Santiago on learning Chinese in Shanghai
Name: Santiago Robayo
Time in China: 7 weeks (out of 1 year)
Chinese Level: HSK2, I’m now learning HSK3
Other Languages: Spanish (native), English, Italian, French
GoEast Teachers: Stella Qiu 邱烨, and Ellie Liu 刘晓丹. Before I was taught by Myra Li 李璇 and Lilly Cheng 程垚.
Favorite Chinese phrase/word: 你行你上 (nǐ xíng nǐ shàng: if you can, do it)
Why did you decide to come study Chinese in Shanghai?
China is growing into a superpower and becoming more important. Its expanding outwards, not inwards, both with their economy and culture, like Chinese companies started buying companies abroad. And the Chinese language itself is very important for doing business, even outside of China. At some point I will do business with somebody from China and I think it’d be better and more intimate and fluid to understand someone else if you can talk to them directly in their mother tongue, instead of using an interpreter.
So I figured that I better Chinese sooner rather than later. That’s why I’m here in China: for the language and all that comes with it.
Had you studied any Chinese before you came to Shanghai?
Sort of, but it was really bad, like university elective courses always are. I had like two semesters, but it’s totally different at GoEast. Of course, I still struggle with the tones, it’s a pain in the ass, but I’m super happy here, I’m actually learning and it’s super cool.
How is it going?
I learn everyday and it’s great. I went through HSK1, 2 and 3 — and I’m now learning characters too. I learn 36 character a day and it’s amazing. I’m looking forward to writing.
How is the Mandarin Chinese language perceived in Colombia?
There’s a big Chinese community, but there’s not really a Chinatown in Bogotá, or I havent find it. But I lived a few years in Honduras, and there is a Chinatown there.
As a language, we do know it’s extremely hard to learn, if not impossible. We have an expression that if you can’t understand someone, you say “Are you speaking Chinese?!”
What other languages do you know?
I knew the French language but I forgot most, and I still know Italian — I learned it during an intensive two-month course in Colombia before going to university. Its very similar to the Spanish language so that helps. So like I’m not perfect at using verbs or grammar, but I can talk and understand basic stuff.
So what’s it like to be in China and learning the Mandarin Chinese language?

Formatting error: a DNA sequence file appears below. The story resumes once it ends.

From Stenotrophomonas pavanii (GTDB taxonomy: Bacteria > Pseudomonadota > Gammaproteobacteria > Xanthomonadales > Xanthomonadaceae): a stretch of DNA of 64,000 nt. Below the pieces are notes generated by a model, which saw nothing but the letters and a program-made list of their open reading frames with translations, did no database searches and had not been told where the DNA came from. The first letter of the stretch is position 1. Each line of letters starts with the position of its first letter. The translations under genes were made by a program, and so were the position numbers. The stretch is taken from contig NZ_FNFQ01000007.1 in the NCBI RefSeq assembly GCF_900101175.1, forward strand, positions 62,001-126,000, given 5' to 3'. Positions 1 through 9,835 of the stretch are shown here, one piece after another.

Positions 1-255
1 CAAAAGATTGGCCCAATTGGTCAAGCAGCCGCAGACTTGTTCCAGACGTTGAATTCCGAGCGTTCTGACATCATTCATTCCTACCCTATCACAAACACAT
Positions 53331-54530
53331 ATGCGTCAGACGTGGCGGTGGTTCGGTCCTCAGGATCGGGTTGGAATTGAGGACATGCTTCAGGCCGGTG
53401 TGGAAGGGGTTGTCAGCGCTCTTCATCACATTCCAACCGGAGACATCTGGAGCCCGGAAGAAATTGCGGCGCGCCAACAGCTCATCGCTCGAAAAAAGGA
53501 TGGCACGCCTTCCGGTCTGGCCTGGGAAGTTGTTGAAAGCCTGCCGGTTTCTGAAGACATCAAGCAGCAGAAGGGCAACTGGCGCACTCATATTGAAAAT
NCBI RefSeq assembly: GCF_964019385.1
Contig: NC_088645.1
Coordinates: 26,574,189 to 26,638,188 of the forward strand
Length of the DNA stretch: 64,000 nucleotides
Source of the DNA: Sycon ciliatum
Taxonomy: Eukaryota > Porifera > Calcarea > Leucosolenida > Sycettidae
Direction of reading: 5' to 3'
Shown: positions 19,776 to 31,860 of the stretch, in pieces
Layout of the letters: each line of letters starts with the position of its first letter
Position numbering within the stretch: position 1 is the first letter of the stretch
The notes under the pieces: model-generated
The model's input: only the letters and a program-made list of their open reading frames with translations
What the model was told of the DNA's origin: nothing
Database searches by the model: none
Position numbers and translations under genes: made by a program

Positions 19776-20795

It’s so cool. I’ve always believed that if you want to learn a language you have live in the country, for full immersion. There’s no alternative. Even if you learn it in another place, it’s not the same. Here you dive in and you have to use it, and you hear it all the time around you. Your innate survival instinct kicks in.
Are you able to speak Chinese outside of the classroom?
Not a full conversation, but I can ask simple things and I can answer. So for instance when we learned to talk about distance, like from your house to your job, so I spoke to my trainer at the gym, and she fully understood! How long, which way I travel, which distance. All in Chinese! It was such a great feeling. Little by little I can add more to the conversation. These things make you feel the progress.
What advice do you have for people who are new to learning Chinese or considering learning Chinese?
My advice would be you have to give it your all. Cause for example, for me as a native Spanish speaker, I could improvise on Italian, basically. But Chinese is so alien, you cannot read it or understand the sounds. If you don’t know, you just don’t know how to pronounce it. There’s just no way. So you have to give it your all.
What are you looking forward to learning?
When I got here, my Spanish roommate helped me set up my phone — and I was just astounded how he was just talking with a Chinese person, for like 30 minutes. It was gorgeous. I had never seen something so gorgeous. And he’s been here like, I think, a year. He’s going take HSK5 so he’s like in another league.
I can’t wait to like hold a conversation with anyone. Damn. Even if it’s just asking the time of day, or asking what they would like to eat. A goal I set myself is that I want to hold a ten-minute conversation with someone. That would be amazing, I would feel so happy.